15 March 2022: MPC must tread carefully

MPC must tread carefully

15th March: Highlights

  • Bank of England on a tightrope
  • Unwind of support to begin this week
  • ECB planning to be more flexible

Excessive rate hikes could destabilize the economy

Silvana Tenreyro, a member of the Bank of England’s Monetary Policy Committee, spoke yesterday of the collective responsibility of the committee to carefully consider changes to interest rates considering the volatility of the financial markets due primarily but not exclusively to the conflict in Ukraine.

Tenreyro believes that the Central Bank was already facing some tough decisions even before Russian troops crossed the border into Ukraine.

With the economy yet to completely recover from the Coronavirus Pandemic, there is a real chance inflation is set to rise further. The Bank, already having hiked interest rates at its two most recent meetings, is now expected to hike again this week as the MPC reacts to the balance of risks.

Andrew Bailey, the Bank’s Governor, spoke last year of his desire as the economy emerged from the pandemic that the MPC would be able to keep control and not be driven by events. It was on track to achieve that goal with consecutive hikes. However, the conflict has blown that desire off course.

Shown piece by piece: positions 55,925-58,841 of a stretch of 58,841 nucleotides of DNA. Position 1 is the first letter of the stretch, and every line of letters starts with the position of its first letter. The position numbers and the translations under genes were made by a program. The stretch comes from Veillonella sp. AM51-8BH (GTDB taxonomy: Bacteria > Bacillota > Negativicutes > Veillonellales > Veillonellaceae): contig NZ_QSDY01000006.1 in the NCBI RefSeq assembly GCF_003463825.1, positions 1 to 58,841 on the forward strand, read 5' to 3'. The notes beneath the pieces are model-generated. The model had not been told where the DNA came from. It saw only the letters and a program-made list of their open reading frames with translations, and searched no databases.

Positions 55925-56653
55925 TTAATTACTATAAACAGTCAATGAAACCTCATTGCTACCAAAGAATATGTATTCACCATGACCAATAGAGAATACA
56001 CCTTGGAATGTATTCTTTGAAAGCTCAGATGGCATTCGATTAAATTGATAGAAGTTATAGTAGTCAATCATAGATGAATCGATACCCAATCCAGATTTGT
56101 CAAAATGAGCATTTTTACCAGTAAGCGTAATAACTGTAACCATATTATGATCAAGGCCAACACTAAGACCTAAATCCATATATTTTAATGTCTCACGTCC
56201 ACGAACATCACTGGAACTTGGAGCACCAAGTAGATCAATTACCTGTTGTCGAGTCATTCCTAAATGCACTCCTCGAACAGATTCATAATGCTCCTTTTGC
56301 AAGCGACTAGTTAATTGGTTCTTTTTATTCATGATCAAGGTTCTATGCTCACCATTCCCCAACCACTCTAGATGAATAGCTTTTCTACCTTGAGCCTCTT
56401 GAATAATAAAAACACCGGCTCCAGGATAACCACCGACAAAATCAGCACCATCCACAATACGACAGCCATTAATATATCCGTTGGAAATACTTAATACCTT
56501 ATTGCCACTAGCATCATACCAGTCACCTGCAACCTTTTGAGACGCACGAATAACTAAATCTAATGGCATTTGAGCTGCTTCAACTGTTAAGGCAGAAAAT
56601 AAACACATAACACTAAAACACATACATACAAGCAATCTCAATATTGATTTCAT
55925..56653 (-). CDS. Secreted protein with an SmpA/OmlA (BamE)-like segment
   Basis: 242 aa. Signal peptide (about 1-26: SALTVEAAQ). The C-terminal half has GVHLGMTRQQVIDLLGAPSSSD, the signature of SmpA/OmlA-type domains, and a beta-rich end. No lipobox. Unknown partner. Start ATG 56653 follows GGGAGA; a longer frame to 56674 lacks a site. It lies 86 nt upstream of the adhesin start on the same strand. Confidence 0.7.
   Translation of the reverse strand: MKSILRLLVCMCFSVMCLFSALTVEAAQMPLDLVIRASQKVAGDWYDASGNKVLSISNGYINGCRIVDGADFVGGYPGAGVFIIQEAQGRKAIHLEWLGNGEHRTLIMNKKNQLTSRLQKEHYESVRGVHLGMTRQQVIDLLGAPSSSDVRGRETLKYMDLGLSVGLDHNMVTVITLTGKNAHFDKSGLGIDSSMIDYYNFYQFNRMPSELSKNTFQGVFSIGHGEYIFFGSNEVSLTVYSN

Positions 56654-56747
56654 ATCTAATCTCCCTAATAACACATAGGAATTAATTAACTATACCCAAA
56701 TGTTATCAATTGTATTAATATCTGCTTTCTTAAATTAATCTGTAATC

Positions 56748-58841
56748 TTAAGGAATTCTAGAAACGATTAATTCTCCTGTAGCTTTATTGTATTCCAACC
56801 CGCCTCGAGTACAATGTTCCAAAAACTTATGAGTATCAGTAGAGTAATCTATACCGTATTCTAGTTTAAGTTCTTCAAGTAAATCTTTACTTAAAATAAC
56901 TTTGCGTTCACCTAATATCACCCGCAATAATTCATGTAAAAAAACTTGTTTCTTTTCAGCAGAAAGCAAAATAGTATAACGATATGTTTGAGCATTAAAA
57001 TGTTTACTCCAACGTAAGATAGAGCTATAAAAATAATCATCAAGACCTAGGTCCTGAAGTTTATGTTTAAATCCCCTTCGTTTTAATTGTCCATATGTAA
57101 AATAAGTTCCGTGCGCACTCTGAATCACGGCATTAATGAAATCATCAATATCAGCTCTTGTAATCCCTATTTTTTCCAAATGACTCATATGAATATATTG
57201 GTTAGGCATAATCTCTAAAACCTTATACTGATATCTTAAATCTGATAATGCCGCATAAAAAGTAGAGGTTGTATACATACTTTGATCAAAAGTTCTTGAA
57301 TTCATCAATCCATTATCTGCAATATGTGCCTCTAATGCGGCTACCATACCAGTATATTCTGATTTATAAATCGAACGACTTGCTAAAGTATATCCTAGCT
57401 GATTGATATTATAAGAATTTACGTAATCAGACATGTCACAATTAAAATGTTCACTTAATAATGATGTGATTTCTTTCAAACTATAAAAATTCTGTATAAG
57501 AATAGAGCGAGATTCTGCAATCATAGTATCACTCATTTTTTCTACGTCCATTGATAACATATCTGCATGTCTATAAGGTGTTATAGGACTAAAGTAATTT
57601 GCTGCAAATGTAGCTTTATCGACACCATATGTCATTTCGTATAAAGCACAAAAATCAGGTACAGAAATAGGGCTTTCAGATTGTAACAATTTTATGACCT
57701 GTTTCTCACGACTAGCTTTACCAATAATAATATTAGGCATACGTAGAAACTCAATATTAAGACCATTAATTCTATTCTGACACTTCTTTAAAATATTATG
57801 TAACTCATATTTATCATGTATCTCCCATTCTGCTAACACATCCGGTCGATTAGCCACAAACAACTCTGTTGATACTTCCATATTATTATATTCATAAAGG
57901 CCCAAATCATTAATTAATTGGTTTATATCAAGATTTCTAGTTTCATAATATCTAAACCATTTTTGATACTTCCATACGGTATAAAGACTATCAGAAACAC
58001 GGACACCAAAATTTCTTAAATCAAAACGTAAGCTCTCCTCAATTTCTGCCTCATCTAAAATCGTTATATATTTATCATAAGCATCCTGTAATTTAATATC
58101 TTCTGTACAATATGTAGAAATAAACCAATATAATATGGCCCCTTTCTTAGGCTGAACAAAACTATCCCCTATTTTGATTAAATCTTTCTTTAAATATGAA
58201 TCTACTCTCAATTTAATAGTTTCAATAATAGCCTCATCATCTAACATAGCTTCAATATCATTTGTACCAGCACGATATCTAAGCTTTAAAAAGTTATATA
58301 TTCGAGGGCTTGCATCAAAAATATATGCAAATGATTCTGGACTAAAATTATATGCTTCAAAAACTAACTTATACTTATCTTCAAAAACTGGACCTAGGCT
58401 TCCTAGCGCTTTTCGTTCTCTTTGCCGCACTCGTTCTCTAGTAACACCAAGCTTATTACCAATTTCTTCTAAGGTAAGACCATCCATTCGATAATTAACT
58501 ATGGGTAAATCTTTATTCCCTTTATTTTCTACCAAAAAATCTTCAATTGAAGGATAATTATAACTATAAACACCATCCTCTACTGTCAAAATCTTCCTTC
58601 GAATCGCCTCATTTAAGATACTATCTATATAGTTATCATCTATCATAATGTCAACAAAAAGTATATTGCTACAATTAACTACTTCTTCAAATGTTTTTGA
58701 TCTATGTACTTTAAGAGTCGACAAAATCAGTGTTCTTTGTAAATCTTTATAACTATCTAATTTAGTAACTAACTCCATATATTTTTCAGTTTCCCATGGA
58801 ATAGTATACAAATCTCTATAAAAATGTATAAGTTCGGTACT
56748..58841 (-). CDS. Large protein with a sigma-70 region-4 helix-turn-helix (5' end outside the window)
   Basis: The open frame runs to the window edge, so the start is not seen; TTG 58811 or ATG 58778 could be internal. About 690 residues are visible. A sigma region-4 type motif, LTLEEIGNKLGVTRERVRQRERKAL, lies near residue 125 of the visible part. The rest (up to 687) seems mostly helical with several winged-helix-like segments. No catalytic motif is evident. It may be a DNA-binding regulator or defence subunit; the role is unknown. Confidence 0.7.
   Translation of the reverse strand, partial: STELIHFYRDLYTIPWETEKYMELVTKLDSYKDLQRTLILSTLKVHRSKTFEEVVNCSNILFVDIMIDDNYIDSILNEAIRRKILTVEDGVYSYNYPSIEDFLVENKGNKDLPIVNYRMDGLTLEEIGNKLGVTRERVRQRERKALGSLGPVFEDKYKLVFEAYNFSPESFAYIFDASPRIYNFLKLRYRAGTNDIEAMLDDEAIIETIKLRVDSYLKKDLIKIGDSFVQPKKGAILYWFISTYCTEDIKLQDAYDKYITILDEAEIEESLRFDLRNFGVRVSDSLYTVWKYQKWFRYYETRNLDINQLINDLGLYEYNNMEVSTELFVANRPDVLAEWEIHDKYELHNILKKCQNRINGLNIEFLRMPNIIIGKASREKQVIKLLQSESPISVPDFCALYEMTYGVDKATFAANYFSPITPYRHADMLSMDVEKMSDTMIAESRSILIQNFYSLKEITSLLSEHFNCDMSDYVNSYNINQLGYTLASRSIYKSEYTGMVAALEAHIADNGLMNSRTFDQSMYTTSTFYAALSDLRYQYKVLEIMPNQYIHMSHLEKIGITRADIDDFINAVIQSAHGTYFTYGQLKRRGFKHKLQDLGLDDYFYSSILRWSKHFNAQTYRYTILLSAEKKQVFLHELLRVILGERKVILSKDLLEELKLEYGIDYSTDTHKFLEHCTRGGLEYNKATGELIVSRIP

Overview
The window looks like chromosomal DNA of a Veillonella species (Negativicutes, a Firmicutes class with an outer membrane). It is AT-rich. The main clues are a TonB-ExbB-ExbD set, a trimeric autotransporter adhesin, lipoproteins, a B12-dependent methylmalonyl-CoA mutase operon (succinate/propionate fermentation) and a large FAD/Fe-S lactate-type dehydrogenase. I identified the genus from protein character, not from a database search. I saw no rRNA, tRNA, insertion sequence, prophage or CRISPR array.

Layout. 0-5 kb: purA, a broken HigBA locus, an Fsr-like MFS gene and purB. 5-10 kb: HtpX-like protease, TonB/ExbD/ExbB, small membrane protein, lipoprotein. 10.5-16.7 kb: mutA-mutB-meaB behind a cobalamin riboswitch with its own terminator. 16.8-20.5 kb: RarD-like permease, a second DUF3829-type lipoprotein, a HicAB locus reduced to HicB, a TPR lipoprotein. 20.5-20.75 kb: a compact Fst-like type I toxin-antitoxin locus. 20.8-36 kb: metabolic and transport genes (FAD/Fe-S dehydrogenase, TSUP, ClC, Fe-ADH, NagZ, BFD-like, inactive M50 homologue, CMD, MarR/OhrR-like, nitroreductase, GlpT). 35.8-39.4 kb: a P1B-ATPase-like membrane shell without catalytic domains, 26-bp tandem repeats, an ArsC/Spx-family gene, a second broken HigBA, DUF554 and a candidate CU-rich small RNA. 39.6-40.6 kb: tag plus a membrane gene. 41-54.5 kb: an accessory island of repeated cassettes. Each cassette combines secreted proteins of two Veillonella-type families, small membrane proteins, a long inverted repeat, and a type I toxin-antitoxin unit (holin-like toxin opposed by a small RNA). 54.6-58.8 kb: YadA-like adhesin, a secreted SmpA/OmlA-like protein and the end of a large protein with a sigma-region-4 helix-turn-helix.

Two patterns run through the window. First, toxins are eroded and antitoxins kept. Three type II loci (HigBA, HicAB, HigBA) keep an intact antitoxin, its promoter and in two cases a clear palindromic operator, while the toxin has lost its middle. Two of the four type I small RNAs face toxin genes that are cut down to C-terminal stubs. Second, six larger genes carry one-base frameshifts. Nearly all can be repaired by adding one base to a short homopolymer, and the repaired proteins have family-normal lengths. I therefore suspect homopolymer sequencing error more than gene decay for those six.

Inflation is still well above target and is expected to rise further, the economy is slowing, and the population faces further pressure on household budgets driven by two major negative factors due to take effect next month.

Market expectations that the Bank will choose inflation over growth as its target is growing, with another twenty-five-basis point hike now looking certain.

Data for employment in February will be released this morning and since the numbers refer to the period immediately prior to the conflict, they are expected to continue the recent improvement.

The pound remained under pressure yesterday, it fell to a low of 1.3001, closing at that level. It is expected to find a degree of support around the 1.30 level, but sentiment remains negative as the dollar continues to rally.

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Twenty-five Basis Point hike now baked in.

The rate setting committee of the Federal Reserve begins its latest meeting today, with its focus set firmly on tackling inflation.

It is now common knowledge that the Central bank has been late to the party, despite being only the second arrival at this point.

Through the final quarter of 2021, it had been expected that the Fed would be the first to hike but was overtaken by a couple of months by the Bank of England.

A rise in interest rates would generally signal strength for the currency, but this week’s hike was so well telegraphed that if anything the dollar may face renewed downwards pressure this week.

While Jerome Powell has expressed desire for a twenty-five-basis point hike, there are still a minority of Regional Federal Reserve Presidents who make up the FOMC, who favour a front loading of the hike, believing that a fifty-basis point hike would send a strong message of the Fed’s intentions to the market.

Powell will also deliver the Fed’s outlook for interest rates, GDP, inflation and employment.